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The world's first flowers were pollinated by insects, says new study

The world's first flowers were pollinated by insects
Credit: Ruby E Stephens

Plants existed on Earth for hundreds of millions of years before the first flowers bloomed. But when flowering plants did evolve, more than 140 million years ago, they were a huge evolutionary success.

What pollinated these first flowering , the ancestor of all the flowers we see today? Was it insects carrying between those early flowers, fertilizing them in the process? Or perhaps other animals, or even wind or water?

The question has been a tricky one to answer. However, in new research published in New Phytologist, we show the first pollinators were most likely insects.

What's more, despite some evolutionary detours, around 86% of all flowering plant species throughout history have also relied on insects for pollination.

How to move pollen

The timing of the evolution of the first flowering plants is still a matter of debate. However, their success is inarguable.

Around 90% of modern plants—some 300,000-400,000 species—are flowering plants, or what scientists call angiosperms. To reproduce, these plants make pollen in their flowers, which needs to be transferred to another flower to fertilize an ovule and produce a viable seed.

Small and highly mobile, insects can be highly effective pollen transporters. Indeed, recent research on fossil insects shows some insects may have been pollinating plants even before the first flowers evolved.

The world's first flowers were pollinated by insects
Flowers have evolved every sort of shape and colour to get themselves pollinated. Credit: Ruby E Stephens, Author provided

Most of today's flowering plants rely on insects for pollination. The plant's flowers have evolved to attract insects via color, scent and even sexual mimicry, and most reward them with nectar, pollen, oils or other types of food, making the relationship beneficial to both parties.

Some flowers, however, rely on other means to transport their pollen, such as , wind or even water.

Which kind of pollination evolved first? Were insects there at the beginning, or were they a later "discovery"?

While early evidence suggests it was probably insects, until now this has never been tested across the full diversity of flowering plants—their full evolutionary tree.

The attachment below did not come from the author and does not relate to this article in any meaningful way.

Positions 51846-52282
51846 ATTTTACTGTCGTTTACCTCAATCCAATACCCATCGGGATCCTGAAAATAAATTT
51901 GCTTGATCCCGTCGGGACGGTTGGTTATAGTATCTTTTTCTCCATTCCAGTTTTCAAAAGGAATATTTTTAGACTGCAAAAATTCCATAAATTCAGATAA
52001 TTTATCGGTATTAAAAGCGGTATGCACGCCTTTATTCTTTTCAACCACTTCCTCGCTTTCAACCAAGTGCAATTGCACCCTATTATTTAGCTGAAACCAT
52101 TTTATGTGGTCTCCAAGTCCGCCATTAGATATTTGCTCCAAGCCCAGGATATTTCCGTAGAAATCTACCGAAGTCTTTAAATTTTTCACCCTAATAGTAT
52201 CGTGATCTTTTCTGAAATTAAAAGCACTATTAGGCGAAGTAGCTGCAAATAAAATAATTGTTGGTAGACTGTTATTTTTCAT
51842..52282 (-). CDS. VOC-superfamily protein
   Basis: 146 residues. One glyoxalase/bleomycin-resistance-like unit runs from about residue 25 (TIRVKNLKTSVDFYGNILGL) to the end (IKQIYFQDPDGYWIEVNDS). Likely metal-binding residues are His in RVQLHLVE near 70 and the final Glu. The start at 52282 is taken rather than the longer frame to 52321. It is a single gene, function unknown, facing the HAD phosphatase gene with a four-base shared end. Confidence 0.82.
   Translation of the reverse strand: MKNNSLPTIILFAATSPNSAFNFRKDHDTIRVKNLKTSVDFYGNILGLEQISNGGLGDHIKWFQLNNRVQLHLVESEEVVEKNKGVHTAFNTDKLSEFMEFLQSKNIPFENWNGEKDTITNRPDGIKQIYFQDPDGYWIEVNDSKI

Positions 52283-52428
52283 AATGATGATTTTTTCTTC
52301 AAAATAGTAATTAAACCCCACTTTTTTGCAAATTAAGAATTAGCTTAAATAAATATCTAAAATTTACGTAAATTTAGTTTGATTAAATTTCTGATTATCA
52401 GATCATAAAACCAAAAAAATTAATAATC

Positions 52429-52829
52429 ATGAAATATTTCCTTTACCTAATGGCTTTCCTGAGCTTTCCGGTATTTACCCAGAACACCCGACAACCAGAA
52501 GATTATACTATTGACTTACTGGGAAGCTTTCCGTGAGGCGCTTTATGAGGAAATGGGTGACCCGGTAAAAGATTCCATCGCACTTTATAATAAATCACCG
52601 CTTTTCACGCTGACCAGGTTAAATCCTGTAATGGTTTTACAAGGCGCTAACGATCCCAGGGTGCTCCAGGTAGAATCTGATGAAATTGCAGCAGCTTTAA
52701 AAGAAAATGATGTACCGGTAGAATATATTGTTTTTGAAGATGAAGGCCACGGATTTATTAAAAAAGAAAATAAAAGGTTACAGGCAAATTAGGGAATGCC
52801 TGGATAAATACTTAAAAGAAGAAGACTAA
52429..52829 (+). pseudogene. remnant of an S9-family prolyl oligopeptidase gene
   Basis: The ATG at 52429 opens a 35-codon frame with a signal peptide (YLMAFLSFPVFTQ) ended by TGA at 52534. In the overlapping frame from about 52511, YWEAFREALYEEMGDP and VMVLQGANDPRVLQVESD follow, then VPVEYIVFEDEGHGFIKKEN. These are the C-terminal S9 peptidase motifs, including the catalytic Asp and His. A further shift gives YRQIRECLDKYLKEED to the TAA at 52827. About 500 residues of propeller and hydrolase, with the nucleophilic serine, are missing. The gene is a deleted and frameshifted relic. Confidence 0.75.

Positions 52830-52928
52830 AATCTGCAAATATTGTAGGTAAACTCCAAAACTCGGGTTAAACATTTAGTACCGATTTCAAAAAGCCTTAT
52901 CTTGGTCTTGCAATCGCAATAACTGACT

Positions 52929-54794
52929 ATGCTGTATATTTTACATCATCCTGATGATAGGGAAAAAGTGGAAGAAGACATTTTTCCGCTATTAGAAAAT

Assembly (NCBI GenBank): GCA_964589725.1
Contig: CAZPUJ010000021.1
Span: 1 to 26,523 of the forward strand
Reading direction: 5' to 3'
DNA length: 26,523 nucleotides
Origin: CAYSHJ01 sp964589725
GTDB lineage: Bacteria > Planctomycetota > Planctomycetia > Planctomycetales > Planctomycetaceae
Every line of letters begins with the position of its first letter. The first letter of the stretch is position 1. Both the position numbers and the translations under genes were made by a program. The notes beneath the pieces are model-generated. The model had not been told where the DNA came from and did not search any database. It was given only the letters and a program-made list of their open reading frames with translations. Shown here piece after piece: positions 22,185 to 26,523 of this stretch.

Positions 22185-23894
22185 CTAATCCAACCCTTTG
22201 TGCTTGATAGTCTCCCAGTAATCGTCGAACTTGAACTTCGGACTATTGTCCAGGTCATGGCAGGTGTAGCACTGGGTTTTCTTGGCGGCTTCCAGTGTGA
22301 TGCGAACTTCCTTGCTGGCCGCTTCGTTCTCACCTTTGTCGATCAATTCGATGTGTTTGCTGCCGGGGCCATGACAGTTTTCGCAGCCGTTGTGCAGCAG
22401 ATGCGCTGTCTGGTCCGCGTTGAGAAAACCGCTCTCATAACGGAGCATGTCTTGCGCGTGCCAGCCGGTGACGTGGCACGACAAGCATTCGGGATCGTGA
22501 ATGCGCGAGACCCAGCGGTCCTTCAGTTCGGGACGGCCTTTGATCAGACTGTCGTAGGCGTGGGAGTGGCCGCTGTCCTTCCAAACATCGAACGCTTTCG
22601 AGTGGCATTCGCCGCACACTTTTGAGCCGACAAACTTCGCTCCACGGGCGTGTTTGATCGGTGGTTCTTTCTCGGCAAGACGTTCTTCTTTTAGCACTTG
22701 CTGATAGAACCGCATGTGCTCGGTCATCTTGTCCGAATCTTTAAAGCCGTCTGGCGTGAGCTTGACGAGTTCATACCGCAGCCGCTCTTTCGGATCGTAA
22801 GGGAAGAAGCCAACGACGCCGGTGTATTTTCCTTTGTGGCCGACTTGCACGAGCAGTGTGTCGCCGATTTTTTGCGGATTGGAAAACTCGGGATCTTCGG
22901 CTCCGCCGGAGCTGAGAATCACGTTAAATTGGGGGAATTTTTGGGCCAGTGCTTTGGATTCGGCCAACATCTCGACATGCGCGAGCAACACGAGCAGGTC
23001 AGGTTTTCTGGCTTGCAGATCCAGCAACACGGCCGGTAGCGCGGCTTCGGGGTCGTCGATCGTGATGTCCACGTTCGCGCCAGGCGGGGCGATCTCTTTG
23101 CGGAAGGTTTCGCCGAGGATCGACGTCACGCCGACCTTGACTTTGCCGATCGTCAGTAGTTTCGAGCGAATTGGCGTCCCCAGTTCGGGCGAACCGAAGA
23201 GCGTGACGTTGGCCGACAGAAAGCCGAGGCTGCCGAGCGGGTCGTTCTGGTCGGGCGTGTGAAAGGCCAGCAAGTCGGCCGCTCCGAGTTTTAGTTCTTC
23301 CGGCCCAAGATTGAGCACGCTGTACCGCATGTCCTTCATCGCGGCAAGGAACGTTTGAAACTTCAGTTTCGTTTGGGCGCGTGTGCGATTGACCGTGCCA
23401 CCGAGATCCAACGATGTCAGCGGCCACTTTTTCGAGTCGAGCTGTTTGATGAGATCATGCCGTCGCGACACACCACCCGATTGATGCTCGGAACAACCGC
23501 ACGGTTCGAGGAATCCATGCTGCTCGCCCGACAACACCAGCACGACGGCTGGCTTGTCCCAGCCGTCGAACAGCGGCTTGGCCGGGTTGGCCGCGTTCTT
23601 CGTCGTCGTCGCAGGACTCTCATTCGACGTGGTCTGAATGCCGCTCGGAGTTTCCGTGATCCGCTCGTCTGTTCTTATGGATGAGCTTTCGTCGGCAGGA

A family tree

To find an answer, we used a "family tree" of all families of flowering plants, sampling more than 1,160 species and reaching back more than 145 million years.

This tree shows us when different plant families evolved. We used it to map backwards from what pollinates a plant in the present to what might have pollinated the ancestor of that plant in the past.

The world's first flowers were pollinated by insects
The evolutionary tree for all flowering plant families shows when wind, water and vertebrate pollination evolved from insect pollination. Credit: Ruby E Stephens, Author provided

We found insect pollination has been overwhelmingly the most common method over the history of flowering plants, occurring around 86% of the time. And our models suggest the first flowers were most likely pollinated by insects.

Birds, bats and wind

We also learned about the evolution of other forms of pollination. Pollination by vertebrate animals, such as birds and bats, and even lizards, has evolved at least 39 times—and reverted back to insect pollination at least 26 of those times.

Wind pollination has evolved even more often: we found 42 instances. These plants rarely go back to insect pollination.

We also found wind pollination evolved more often in open habitats, at higher latitudes. Animal is more common in closed-canopy rainforests, near the equator.

What kind of insects were the first pollinators?

If you think of a pollinating insect, you probably imagine a bee. But while we don't know exactly what insects pollinated the first flowering plants, we can be confident they weren't bees.

The world's first flowers were pollinated by insects
Wind pollinated flowers are often very small and plain, like these grass flowers which can only be seen clearly under a microscope. Credit: Ruby E Stephens, Author provided

Why not? Because most evidence we have indicates bees didn't evolve until after the first flowers.

So what do we know about the pollinators of the first flowering plants? Well, some early flowers have been preserved as fossils—and most of these are very small.

The first flower pollinators must have been quite small, too, to poke around in these . The most likely culprits are some kind of small fly or beetle, maybe even a midge, or some extinct types of that have long disappeared.

If only we had a we could go back and see these pollinators in action—but that will require a lot more research.

More information: Ruby E. Stephens et al, Insect pollination for most of angiosperm evolutionary history. New Phytologist (2023). DOI: 10.1111/nph.18993.

Journal information: New Phytologist

Provided by The Conversation

This article is republished from The Conversation under a Creative Commons license. Read the original article.The Conversation

Citation: The world's first flowers were pollinated by insects, says new study (2023, June 6) retrieved 27 September 2023 from
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